In the last five years, this trend has intensified, and the desire to move in-house is now at its highest, and at every level of experience.
Let’s take a look at a scenario that we often encounter – an agency professional will approach us with around 5-8 years of experience, looking to work in-house. When we ask for their reasons for moving, the answer is usually one or more of the following: they want to work for just one brand; they want to be at the heart of the business; they want to have more of a say over the comms strategy; they want to be in control of their diary. They also think they will receive a better salary, a bigger bonus, and lots of high value company benefits. However, as our survey revealed, this isn’t always the case.
Where does this leave the agencies?
The brief answer: desperately short on talent. Having said this, it doesn’t mean that they are blind to the situation. We know from what our clients say that they are thinking about their hiring and retention strategies. Perhaps not hard enough though.
The larger agencies have in-house recruitment teams to support them with sourcing talent and they actively use LinkedIn to approach people and often have great incentive schemes for their employees to introduce people from their networks. The agencies that struggle the most to hire are the small to medium-sized agencies as they won’t have dedicated resource or the brand name behind them. An agency MD will ask me why they are not getting any CVs or any response from an advert they placed. The reason is that only a small percentage of the industry will now consider your agency role – it’s that simple.
Why have agencies managed to fall so far out of favour?
Agencies haven’t necessarily done anything different to push people away, it’s just that many haven’t really moved in line with the change in attitude towards flexible working and the fact that millennials (a large proportion of the industry) want a better work/life balance. Agencies are still great places to work – it’s fast paced, varied and challenging. However, not everyone wants this. As in-house communications teams have increased in recent years, there have been more opportunities to move in-house, and that trend is here to stay. The desire to do something different, have better company benefits and work for one brand is appealing.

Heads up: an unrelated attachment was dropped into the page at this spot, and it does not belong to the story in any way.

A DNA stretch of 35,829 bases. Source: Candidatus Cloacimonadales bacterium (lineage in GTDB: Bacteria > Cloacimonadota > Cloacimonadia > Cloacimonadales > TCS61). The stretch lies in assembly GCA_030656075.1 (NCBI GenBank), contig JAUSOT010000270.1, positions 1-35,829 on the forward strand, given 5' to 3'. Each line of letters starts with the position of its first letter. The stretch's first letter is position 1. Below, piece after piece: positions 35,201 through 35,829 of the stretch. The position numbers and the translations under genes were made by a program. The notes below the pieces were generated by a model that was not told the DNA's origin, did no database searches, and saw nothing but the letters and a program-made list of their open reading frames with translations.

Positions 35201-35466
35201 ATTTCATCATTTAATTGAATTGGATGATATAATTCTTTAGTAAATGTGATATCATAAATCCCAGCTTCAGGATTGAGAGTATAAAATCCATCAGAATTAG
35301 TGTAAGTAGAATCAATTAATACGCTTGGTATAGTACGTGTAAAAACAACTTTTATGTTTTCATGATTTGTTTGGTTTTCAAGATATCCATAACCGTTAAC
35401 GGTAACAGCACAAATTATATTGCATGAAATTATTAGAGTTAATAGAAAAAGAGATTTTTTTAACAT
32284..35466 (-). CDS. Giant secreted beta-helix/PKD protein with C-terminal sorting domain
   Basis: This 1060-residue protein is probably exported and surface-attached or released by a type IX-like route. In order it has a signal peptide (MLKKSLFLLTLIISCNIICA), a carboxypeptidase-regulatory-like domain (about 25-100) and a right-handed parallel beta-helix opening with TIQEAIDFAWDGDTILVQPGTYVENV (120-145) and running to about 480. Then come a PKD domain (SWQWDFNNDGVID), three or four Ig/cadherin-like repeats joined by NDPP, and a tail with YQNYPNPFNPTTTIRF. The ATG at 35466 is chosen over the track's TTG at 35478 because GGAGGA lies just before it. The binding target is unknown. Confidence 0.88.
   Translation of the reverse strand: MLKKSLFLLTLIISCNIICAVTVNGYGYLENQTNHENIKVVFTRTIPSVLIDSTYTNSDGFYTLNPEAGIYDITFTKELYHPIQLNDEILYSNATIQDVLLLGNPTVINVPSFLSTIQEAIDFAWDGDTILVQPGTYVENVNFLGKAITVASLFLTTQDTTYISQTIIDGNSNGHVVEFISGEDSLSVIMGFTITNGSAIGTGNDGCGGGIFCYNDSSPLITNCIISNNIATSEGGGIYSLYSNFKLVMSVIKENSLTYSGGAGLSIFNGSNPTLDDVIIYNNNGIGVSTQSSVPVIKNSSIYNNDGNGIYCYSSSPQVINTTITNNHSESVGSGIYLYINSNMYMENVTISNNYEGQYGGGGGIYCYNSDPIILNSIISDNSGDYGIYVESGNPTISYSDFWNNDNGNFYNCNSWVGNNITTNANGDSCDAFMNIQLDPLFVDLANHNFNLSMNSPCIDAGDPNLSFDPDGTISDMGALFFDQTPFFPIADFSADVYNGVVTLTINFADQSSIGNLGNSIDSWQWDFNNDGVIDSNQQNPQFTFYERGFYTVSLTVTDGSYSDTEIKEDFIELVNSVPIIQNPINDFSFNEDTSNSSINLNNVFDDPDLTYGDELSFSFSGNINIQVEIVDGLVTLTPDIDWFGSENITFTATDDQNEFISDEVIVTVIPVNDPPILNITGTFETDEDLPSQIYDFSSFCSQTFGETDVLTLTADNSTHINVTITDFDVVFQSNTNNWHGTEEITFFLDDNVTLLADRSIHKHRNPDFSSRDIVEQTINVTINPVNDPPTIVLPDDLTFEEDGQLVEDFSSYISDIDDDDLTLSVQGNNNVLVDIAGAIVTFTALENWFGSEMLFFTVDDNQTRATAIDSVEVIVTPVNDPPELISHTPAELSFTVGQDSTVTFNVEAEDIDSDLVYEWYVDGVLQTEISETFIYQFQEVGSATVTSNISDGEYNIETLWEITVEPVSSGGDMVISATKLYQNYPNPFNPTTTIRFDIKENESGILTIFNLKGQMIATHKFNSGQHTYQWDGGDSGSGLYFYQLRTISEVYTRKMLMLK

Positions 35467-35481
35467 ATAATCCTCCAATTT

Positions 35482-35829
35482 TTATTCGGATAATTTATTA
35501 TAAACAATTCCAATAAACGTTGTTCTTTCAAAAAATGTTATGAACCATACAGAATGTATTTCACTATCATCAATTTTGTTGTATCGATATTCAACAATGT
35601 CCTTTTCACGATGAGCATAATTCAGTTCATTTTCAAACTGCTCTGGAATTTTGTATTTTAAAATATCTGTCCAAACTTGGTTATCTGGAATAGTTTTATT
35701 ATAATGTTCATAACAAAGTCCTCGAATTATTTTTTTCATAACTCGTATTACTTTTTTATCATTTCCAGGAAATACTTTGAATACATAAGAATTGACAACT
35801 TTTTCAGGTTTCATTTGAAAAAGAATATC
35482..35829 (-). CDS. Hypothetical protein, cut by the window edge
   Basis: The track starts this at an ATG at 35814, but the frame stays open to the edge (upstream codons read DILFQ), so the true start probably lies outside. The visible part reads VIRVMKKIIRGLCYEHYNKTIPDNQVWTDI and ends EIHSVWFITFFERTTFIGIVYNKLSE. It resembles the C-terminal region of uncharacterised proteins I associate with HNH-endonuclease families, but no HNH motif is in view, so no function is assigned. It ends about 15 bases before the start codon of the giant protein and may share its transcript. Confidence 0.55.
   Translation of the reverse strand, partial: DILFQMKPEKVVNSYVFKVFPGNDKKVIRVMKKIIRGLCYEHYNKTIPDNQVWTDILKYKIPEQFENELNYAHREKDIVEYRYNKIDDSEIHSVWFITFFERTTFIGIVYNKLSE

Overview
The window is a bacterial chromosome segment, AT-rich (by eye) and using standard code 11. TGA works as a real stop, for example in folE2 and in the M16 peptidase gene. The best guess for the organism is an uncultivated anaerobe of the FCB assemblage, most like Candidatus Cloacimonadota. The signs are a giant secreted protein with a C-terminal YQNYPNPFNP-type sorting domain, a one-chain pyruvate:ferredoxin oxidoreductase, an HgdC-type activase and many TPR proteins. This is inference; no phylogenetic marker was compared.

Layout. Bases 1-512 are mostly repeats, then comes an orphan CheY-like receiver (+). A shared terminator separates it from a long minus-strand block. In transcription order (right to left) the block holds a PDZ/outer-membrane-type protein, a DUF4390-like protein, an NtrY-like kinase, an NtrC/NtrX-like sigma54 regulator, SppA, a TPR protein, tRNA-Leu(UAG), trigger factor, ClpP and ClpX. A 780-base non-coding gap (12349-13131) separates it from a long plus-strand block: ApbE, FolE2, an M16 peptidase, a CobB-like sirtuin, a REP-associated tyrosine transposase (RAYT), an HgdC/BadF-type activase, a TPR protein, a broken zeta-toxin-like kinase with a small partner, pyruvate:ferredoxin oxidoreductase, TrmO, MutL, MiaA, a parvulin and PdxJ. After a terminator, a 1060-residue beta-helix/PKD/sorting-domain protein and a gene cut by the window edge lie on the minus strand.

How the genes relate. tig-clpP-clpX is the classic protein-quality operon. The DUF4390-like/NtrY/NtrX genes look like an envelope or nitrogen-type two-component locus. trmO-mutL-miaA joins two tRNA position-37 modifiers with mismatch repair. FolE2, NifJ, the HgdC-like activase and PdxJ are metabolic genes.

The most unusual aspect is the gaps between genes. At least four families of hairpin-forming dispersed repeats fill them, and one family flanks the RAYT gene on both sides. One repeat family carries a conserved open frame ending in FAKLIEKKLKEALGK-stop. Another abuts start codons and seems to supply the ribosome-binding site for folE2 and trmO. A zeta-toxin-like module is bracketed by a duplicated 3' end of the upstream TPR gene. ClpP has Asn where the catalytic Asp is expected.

What can they do about it?
It really is time to for agencies to take some serious action, and fast, or they may well forever be considered second best. Our survey found that agencies are giving out more pay rises than in-house companies across all levels – for the first time in ten years. They are also giving better bonuses at a senior level. Board Directors received an average bonus of 55% of their salary, compared to the 30% bonus for Global Heads of Comms in in-house companies. Quite a difference, and definitely one of the more surprising findings from the survey; again it’s the first time we have reported this in ten years. The agencies are clearly making an effort to reward and retain their teams.
What else do they need to do?
Take a long, hard look at their flexible working and well-being policy. Millennials, in particular, just won’t put up with it – they will move if they are not happy.
Is the grass really greener in-house?
A closer look at the average salary of an agency professional and that of a professional working at the same level in-house shows that they are being paid about the
same. Our survey found that pay rises were on average very similar in agencies (6%) and in in-house companies (7%). However, the company benefits are better in-house when it comes to what’s on offer, the value of the benefits and the take up. There are also better pension contributions on offer in-house.
So there is still a way to go for agencies. While they have clearly stepped up their game, they still fall short when it comes to offering an attractive ‘full package’.